The annual board game Mecca which is the Essen SPIEL has ended, and, like all attendants, I am a bit overcome by the sheer amount of games and gamers. I have only been there for two of the four days, but that was enough to try out a lot of games and enjoy the company of like-minded people… except, of course, when I was walking somewhere and had to make my way through thousands of tightly packed like-minded people. No, of course I’m kidding – the crowd at SPIEL is very friendly (and always up for a game). I am very thankful for this experience to the various people I encountered over one or the other game as well as to my two friends who went and shared most of the games with me at the fair.
Here are some of the titles I played and liked.
Hannibal & Hamilcar is a card-driven war game between a Roman and a Carthaginian player with two scenarios: The First (Hamilcar) and the Second (Hannibal) Punic War. Maneuvers and battles are only the instrument with which the goal of political control over cities and regions is fulfilled – a war game in the best Clausewitzian sense. At the fair, I played a short introductory scenario set during the Second Punic War (two turns instead of nine). Carthage foolishly let the Romans have the initiative just to see Hasdrubal’s army in eastern Italy be annihilated by the very first Roman move (reminiscent of the Metaurus) Afterwards, Hannibal felt compelled to take more risks and laid siege to Rome. While his siege attempts failed miserably (and depleted the scarce Carthaginian troops), he repelled the consular armies coming to their city’s relief many a time at the gates of Rome (this was also a classic historical Hannibal who, in the words of his officer Maharbal knew how to win, but not how to use a victory). The battles took their toll, however, and Hannibal could not stand against the constant inflow of new Roman troops. Vastly outnumbered, his army was surrounded (in an ironic reversal of Cannae) and Hannibal died on the battlefield. Both players found the game intriguing and tense and were very interested in exploring the full epic game.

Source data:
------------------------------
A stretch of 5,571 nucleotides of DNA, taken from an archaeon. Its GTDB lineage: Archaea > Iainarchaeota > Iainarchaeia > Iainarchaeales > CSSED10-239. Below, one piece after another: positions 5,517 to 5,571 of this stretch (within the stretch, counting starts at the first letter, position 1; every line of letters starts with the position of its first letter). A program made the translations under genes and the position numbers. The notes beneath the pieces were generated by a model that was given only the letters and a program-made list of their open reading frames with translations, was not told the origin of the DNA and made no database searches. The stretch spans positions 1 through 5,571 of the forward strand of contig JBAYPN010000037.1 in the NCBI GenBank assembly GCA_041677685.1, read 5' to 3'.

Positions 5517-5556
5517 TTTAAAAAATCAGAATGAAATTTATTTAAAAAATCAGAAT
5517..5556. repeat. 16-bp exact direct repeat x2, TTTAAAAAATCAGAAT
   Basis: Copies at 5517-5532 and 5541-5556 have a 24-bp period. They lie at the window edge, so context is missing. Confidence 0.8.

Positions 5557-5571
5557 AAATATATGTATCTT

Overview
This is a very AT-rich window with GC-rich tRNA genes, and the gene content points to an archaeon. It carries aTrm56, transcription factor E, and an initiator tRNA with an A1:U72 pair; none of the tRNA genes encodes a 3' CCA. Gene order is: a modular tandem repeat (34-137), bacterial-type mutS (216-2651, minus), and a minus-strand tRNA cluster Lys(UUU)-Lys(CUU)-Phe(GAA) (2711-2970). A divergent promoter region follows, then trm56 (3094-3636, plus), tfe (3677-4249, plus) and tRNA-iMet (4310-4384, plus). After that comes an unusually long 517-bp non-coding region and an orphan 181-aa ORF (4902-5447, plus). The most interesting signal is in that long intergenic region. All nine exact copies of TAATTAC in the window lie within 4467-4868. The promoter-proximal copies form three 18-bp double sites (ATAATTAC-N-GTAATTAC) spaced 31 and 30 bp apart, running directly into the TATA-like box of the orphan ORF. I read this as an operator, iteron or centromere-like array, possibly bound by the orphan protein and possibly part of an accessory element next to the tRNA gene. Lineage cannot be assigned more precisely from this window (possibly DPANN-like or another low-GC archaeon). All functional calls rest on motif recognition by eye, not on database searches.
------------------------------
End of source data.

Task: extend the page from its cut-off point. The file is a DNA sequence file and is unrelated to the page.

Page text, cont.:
If you want to know what Iron Curtain is about, Katie’s Game Corner has summarized it perfectly: “imagine if Twilight Struggle and 13 Minutes had baby”. You get the Cold War for two players in just 18 cards that represent both a country and an event – you will place the card according to its region, but also conduct an action with it, hoping to dominate this or other cards by placing more influence cubes there than your opponent. That means you have to think in the dimensions of area control to dominate the countries, spatial expansion to guarantee your access to new countries while shielding them from your opponents, and hand management to make the best of your events while not letting your opponent enjoy her benefits. My game at the fair saw mostly Soviet cards in the first and mostly American cards in the second rounds – which presented tricky challenges for the Soviets to control the damage to them as the game went on. I have also played 13 Days and 13 Minutes by the same two designers as well as David Mortimer’s Twilight Squabble, but Iron Curtain is my new favorite short Cold War game now.